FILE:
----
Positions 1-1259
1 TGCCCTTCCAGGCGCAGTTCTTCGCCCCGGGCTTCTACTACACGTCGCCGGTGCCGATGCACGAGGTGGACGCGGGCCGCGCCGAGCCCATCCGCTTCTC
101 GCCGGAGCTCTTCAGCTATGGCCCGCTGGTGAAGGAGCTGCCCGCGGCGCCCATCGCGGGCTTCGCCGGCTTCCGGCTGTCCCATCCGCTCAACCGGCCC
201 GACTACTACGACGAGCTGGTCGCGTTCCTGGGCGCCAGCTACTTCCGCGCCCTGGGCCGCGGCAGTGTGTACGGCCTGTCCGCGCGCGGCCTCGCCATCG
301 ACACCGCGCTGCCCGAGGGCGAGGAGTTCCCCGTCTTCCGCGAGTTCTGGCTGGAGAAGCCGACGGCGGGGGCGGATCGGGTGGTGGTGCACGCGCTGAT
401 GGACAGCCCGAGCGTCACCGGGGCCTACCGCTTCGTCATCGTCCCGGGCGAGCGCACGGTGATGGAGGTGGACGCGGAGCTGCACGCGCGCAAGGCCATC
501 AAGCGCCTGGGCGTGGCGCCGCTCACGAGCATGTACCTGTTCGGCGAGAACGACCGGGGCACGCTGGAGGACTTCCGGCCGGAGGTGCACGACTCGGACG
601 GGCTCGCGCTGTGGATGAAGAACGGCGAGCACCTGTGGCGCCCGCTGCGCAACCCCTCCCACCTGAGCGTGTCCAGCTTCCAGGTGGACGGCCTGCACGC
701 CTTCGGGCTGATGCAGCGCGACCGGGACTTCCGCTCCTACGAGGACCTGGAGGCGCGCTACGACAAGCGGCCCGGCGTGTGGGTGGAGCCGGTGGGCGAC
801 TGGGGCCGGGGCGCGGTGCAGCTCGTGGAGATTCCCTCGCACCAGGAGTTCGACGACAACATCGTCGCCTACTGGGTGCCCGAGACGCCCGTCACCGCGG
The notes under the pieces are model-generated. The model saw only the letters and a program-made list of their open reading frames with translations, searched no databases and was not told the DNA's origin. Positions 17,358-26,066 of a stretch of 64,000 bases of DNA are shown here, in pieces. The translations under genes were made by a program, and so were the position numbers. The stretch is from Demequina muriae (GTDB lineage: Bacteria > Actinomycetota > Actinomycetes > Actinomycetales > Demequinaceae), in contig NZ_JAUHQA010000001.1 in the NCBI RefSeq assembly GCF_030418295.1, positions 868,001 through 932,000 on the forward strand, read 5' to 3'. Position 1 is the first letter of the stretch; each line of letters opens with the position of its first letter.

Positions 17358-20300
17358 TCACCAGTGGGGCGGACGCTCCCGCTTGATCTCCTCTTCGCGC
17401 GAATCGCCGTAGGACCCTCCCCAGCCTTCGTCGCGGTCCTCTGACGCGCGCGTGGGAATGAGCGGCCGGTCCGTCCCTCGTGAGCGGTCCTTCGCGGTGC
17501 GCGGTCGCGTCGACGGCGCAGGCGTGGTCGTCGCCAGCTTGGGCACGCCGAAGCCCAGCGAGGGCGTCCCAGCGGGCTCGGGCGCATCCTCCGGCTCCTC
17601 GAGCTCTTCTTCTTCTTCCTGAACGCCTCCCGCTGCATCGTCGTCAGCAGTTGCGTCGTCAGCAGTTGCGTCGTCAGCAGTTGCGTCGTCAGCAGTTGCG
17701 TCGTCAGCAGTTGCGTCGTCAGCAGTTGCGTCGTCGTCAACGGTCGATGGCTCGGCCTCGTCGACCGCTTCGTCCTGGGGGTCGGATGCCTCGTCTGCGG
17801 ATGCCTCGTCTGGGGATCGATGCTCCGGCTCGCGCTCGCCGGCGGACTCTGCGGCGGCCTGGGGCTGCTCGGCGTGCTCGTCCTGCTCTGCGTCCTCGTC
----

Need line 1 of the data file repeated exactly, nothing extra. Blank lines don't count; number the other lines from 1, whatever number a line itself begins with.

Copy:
Positions 1-1259